I will be reaching out to Somerset Ward residents as we approach deliberations for the 2025 budget. I have no doubt you will join me in advocating for the resources we need to help keep our neighbourhoods safe and welcoming for everyone.




Councillor Troster with Michelle Hurtubise, Executive Director of the Centretown Community Health Centre, at the CCHC’s 55th anniversary block party

Who to Call

Our office put together a comprehensive list of community resources, to help in situations where you or a neighbour might be in distress. Feel free to print this out, post on your fridge and share with your neighbours and local businesses.

Canada Day celebrations and road closures

Canada Day is fast approaching, and we’re excited to have events taking place across Somerset Ward. For information on road closures, events, city services and social services, please visit

Plant a tree near your home!

The City’s Trees in Trust program needs your help to find suitable locations for street trees. Street trees are available by request on a first come, first served basis. If your City-owned street frontage lacks a tree and you have the time and commitment to help care for one, please contact us online here.

Upcoming open office hours

We are excited to launch our new season of open office hours, working with incredible community partners. Come join me for a coffee and let’s chat about issues in the ward and across the city.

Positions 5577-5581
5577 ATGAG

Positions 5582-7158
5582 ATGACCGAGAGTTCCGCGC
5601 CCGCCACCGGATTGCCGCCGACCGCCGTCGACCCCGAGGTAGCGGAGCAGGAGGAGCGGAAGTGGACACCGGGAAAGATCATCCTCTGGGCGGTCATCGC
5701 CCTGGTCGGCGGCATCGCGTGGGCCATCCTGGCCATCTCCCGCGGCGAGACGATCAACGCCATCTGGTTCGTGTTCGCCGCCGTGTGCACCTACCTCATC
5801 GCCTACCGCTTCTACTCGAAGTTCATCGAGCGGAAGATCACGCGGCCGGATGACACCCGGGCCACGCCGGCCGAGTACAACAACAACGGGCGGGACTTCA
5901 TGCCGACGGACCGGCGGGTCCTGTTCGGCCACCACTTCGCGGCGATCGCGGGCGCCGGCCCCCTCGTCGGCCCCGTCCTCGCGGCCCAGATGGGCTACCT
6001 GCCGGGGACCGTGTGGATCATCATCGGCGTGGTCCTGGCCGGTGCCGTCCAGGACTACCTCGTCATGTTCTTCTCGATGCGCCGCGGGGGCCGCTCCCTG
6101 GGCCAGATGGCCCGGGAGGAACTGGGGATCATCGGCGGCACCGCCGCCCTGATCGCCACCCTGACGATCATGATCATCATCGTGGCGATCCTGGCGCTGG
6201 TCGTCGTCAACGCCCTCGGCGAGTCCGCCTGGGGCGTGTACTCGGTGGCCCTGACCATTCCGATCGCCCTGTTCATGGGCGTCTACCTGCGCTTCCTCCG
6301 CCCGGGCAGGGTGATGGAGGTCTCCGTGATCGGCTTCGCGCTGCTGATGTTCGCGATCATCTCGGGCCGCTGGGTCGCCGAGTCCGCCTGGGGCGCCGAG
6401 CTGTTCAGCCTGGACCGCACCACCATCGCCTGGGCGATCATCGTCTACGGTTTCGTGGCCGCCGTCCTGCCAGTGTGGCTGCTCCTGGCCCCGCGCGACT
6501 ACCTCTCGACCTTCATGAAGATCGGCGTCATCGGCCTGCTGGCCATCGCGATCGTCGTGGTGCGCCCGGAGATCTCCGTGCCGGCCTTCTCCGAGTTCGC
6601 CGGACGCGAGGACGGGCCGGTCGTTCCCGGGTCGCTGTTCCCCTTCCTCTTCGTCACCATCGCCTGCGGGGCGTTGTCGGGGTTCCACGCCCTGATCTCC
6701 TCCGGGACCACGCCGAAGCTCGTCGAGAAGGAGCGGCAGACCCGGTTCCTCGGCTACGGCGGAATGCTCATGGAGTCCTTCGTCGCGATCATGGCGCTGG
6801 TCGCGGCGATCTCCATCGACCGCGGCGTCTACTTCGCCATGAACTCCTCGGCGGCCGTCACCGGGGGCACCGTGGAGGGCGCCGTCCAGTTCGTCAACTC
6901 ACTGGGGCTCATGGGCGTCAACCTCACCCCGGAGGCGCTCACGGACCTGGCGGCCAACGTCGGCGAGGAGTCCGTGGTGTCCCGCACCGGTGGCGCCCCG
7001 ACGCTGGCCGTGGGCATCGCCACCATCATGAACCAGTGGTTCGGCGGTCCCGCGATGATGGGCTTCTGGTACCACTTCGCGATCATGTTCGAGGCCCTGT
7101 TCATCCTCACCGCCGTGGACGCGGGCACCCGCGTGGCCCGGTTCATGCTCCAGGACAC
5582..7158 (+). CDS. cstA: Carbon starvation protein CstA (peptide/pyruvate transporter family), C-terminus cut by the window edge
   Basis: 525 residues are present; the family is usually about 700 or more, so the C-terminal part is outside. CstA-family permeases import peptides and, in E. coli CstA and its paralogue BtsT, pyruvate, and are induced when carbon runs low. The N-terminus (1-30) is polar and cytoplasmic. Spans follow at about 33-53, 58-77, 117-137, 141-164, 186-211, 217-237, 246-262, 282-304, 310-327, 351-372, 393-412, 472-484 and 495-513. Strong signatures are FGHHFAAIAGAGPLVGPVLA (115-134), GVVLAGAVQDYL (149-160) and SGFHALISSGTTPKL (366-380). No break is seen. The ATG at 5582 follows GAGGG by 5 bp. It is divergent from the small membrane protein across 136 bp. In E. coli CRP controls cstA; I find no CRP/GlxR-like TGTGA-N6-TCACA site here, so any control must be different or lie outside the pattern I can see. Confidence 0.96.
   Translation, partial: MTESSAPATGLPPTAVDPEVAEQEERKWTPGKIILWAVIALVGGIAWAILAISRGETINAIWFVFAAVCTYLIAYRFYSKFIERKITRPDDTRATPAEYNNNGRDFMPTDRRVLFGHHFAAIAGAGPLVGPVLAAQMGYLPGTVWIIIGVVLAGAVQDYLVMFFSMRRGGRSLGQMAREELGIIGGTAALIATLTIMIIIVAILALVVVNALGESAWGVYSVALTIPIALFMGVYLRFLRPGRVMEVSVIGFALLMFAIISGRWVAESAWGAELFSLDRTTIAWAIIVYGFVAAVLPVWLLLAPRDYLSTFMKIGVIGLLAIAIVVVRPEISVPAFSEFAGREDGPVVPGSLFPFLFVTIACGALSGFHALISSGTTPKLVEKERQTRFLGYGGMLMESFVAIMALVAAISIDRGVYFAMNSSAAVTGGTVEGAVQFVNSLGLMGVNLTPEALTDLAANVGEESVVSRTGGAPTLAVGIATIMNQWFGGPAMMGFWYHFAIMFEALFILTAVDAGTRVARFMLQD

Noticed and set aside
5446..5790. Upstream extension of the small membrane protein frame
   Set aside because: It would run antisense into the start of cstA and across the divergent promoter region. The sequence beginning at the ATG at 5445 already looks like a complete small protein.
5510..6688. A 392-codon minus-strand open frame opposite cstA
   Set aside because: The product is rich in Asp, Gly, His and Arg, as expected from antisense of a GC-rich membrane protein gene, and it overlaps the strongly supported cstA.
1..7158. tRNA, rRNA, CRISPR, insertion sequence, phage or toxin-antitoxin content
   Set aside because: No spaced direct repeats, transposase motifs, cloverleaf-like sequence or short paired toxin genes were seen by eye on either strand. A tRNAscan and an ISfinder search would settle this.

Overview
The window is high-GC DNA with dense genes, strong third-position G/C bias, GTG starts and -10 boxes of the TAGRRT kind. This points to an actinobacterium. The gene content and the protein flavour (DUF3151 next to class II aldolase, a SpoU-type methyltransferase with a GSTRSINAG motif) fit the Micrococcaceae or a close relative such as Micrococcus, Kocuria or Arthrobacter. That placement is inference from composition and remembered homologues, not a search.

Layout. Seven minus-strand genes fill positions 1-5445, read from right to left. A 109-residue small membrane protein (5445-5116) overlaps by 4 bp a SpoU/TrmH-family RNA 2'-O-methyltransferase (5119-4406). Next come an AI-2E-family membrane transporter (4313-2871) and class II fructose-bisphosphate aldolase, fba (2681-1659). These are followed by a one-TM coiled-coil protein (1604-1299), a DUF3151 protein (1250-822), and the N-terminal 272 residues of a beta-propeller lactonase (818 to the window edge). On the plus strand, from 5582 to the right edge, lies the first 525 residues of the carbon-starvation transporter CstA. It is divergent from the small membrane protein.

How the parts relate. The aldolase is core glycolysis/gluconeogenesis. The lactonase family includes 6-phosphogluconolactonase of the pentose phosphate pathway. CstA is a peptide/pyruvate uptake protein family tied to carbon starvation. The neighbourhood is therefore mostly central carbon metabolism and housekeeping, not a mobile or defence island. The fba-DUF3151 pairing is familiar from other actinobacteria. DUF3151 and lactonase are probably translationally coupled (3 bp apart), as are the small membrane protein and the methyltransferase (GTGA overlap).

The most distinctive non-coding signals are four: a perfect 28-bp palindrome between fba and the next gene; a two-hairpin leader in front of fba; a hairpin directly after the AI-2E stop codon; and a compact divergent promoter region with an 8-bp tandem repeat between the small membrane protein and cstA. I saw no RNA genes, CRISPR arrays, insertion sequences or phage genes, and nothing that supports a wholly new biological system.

Downtown revitalization

Friday July 5th: 11am - 1pm @ Arlington 5 (5 Arlington)

Building affordable housing with the Ottawa Community Land Trust

Thursday July 25th: 3pm – 5pm @ Little Victories (44 Elgin St)

Engage Ottawa opportunities

Transportation Master Plan

Ottawa has grown into a city of one million residents. Over the next 25 years, that number is expected to grow to more than 1.4 million. With that kind of growth, we need to revisit how people, vehicles and goods move through our city. As we update the Transportation Master Plan, we have important decisions to make as individuals and as a city.

Contribute to TMP updates online here.

Community Gardens and Community-Led Green Initiatives

Are you interested in community gardening or city greening projects? Whether you're a resident, part of a community group, an aspiring gardener, a volunteer, or even if you're not involved in these activities but have opinions about them, we want to hear from you!

Share your feedback on the future of community gardening projects online here.

Parks & Facilities By-law Review

In our commitment to maintain green spaces and recreational facilities, the City is currently undertaking a review of the Parks and Facilities By-law. This review is essential to ensure our indoor and outdoor recreational spaces continue to foster community engagement and provide opportunities for recreational and cultural activities that are inclusive, safe and accessible to all.

Learn more about the existing by-law and tell us what you’d like to see online here.

Older Adult Plan 

Ottawa’s population is growing, changing, and aging. Like many large municipalities in Canada and around the world, the City of Ottawa is responding to these demographic changes and has been implementing an Older Adult Plan since 2012.

You can view the evaluation of the current Older Adult Plan and share what you’d like to see in the update online here.